Alexander absolutizes spacetime, and even speaks of it as a "stuff" of which things are made. At the same time he also says that spacetime can be called "Motions" – not motion in the singular, but complexes of motions with kaleidoscopic changes within a continuum. So one might say that for Alexander motion is primitive, and space and time are defined through relations between motions.
In Space, Time, and Deity Alexander held that an object may be before a consciousness, but is not in it; consciousness of an object is not the same as consciousness of one's consciousness of the object. For example, an object such as a chair may be apprehended by a consciousness, but the chair is not located within that consciousness; and, the contemplation of the chair is distinct from thinking about the act of contemplating the chair. Further, since the contemplation of an object is itself an action, in Alexander's view it cannot be "contemplated," but only subjectively experienced, or "enjoyed."
Alexander asked the question:
How far a science of order could be founded on this bare conception of ordered parts of Space-Time I do not know. But at any rate the more comprehensive theorems of speculative mathematics at the present time do not thus proceed. They appear to use the conception of Space and Time not as being stuffs, as we have taken them to be, within which there are relations of the parts of Space and Time themselves, but as relational in the sense that they are relations between things or entities. This is the antithesis between absolute and relational— Space, Time and Deity  Vol. I, p. 168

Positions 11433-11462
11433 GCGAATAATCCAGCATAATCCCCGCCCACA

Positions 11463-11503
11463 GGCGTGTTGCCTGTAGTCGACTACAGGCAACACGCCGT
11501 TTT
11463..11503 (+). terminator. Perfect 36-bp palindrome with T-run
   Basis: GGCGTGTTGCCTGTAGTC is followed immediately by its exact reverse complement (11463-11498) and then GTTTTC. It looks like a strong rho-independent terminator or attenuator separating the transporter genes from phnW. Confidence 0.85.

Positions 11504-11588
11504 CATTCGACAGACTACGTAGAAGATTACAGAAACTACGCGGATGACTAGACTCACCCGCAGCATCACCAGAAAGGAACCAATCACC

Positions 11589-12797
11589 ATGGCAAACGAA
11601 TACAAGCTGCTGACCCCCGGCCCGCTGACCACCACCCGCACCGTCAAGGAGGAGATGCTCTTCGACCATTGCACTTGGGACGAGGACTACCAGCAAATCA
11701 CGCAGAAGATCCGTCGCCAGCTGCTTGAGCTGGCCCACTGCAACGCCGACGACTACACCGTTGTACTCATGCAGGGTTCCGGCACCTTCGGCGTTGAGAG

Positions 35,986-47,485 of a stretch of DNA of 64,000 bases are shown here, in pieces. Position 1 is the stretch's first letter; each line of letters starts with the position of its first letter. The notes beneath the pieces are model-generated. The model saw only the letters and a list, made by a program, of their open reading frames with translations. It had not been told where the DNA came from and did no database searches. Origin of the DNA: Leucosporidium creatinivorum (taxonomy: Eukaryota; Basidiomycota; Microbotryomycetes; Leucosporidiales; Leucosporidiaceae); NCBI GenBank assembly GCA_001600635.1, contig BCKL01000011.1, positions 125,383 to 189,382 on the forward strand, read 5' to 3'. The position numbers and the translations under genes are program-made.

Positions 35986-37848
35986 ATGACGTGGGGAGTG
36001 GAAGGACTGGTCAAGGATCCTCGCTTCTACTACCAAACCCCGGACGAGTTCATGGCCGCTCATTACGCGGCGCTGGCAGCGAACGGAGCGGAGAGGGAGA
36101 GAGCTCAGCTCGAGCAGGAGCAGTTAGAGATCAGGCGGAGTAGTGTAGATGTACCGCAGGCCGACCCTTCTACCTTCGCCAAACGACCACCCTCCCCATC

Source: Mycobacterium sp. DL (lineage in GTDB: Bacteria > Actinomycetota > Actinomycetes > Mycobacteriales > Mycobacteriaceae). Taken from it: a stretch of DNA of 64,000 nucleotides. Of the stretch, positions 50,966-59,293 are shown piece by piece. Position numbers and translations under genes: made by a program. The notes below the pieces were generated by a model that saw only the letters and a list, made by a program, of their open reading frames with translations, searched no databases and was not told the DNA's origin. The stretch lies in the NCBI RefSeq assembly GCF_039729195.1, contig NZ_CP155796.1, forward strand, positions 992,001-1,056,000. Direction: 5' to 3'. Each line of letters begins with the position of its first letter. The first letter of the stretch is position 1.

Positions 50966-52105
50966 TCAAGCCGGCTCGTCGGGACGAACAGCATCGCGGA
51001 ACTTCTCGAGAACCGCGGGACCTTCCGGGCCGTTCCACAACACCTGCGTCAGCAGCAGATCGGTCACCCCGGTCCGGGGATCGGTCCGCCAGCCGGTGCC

Alexander was a contemporary of Alfred North Whitehead, whom he influenced, and mentored others who went on to become major figures in 20th century British philosophy.
- Moral Order and Progress (1889)
- Locke (1908)
- Space, Time, and Deity (1920), Macmillan & Co., reprinted 1966 by Dover Publications, reprinted 2004 by Kessinger Publications: "volume one" : ISBN 0-7661-8701-2 online version, "volume two" : ISBN 0-7661-8702-0